Background and Aims: Previous studies have shown that greater aerobic fitness is associated with significantly lower levels of central obesity for a given BMI in comparison with low aerobic fitness. Recent studies have shown that not only aerobic fitness but also muscle strength plays a role in the prevention and management of central obesity. However, no studies have previously investigated the combined association of aerobic fitness and muscle strength with central adiposity for a given BMI. The purpose of this study was to test the hypothesis that, for a given BMI, Japanese middle-aged men with high aerobic fitness and muscle strength have a lower degree of central adiposity in comparison with men with low aerobic fitness and/or muscle strength.
Methods: The subjects included 1,662 healthy men aged 20-64 years who underwent a physical fitness test from June 2002 to April 2006 at Citizen’s Health Plaza Health Promotion Center. Aerobic fitness was assessed using a 20-m shuttle run test. Muscle strength was assessed by grip strength per body weight. Height and weight were measured using a stadiometer and standard physician’s scale and were used to calculate BMI (weight in kg per height in m2). Central adiposity was assessed with waist circumference (WC). WC was measured to the nearest 0.1 cm at the point of a noticeable waist with a flexible anthropometric tape. Aerobic fitness and muscle strength were used to split subjects into a HIGH (upper 2 quintiles) and LOW (lower 2 quintiles) group. Differences in the relationship between the BMI and WC among the HIGH and LOW groups were tested using general linear models, including age as a covariate.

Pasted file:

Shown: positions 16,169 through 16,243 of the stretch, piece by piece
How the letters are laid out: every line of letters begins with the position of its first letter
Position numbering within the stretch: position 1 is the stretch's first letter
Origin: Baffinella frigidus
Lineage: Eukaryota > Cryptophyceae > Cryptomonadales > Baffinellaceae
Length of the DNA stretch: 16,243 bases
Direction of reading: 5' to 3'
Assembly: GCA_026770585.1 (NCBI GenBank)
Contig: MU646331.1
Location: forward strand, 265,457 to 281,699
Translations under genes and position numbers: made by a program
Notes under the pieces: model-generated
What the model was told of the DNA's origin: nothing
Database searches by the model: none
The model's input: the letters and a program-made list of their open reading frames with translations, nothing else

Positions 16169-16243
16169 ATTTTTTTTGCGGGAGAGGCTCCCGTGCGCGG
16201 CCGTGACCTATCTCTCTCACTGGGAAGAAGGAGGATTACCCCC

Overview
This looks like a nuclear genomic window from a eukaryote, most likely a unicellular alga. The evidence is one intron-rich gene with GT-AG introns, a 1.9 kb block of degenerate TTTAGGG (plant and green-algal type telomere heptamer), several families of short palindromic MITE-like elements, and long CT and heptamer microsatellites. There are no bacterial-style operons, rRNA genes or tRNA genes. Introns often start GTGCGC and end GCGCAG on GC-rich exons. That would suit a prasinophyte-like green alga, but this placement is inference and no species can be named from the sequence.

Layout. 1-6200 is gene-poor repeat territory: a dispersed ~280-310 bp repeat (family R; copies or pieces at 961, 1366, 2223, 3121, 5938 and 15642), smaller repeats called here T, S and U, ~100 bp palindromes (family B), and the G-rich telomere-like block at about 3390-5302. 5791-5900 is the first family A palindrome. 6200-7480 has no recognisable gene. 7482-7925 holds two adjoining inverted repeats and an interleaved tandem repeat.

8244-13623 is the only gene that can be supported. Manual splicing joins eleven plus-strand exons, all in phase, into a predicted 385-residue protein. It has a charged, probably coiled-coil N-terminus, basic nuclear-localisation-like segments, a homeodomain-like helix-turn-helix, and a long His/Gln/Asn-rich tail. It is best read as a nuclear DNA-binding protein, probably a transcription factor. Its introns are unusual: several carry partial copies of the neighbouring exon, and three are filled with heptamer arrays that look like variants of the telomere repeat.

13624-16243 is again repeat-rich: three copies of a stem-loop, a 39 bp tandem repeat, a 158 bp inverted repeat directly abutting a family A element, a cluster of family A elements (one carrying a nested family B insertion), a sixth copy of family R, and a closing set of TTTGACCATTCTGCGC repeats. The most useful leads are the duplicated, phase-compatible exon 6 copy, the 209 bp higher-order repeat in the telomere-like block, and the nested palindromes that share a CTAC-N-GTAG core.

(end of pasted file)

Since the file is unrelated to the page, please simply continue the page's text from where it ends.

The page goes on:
Results: For a given BMI and muscle strength, the HIGH-aerobic fitness group had a significantly lower WC than the LOW-aerobic fitness group. For a given BMI and aerobic fitness, the HIGH-muscle strength group had a significantly lower WC than the LOW-muscle strength group. The difference between the HIGH-muscle strength group and the LOW-muscle strength group increased with increasing BMI. For a given BMI, the HIGH-aerobic fitness and muscle strength group (Group A) had a significantly lower WC than the HIGH-aerobic fitness and LOW-muscle strength group (Group B), LOW-aerobic fitness group and HIGH-muscle strength group (Group C) and LOW-aerobic fitness and muscle strength group (Group D). Group B and Group C had a significantly lower WC than Group D. No significant difference was observed between Group B and Group C.
Conclusions: A high degree of aerobic fitness and muscle strength is associated with lower levels of central adiposity for a given BMI in comparison with low aerobic fitness and/or muscle strength. This finding suggests that increasing aerobic fitness and muscle strength is important to prevent and reduce obesity-related health risks independent of a corresponding reduction in body weight.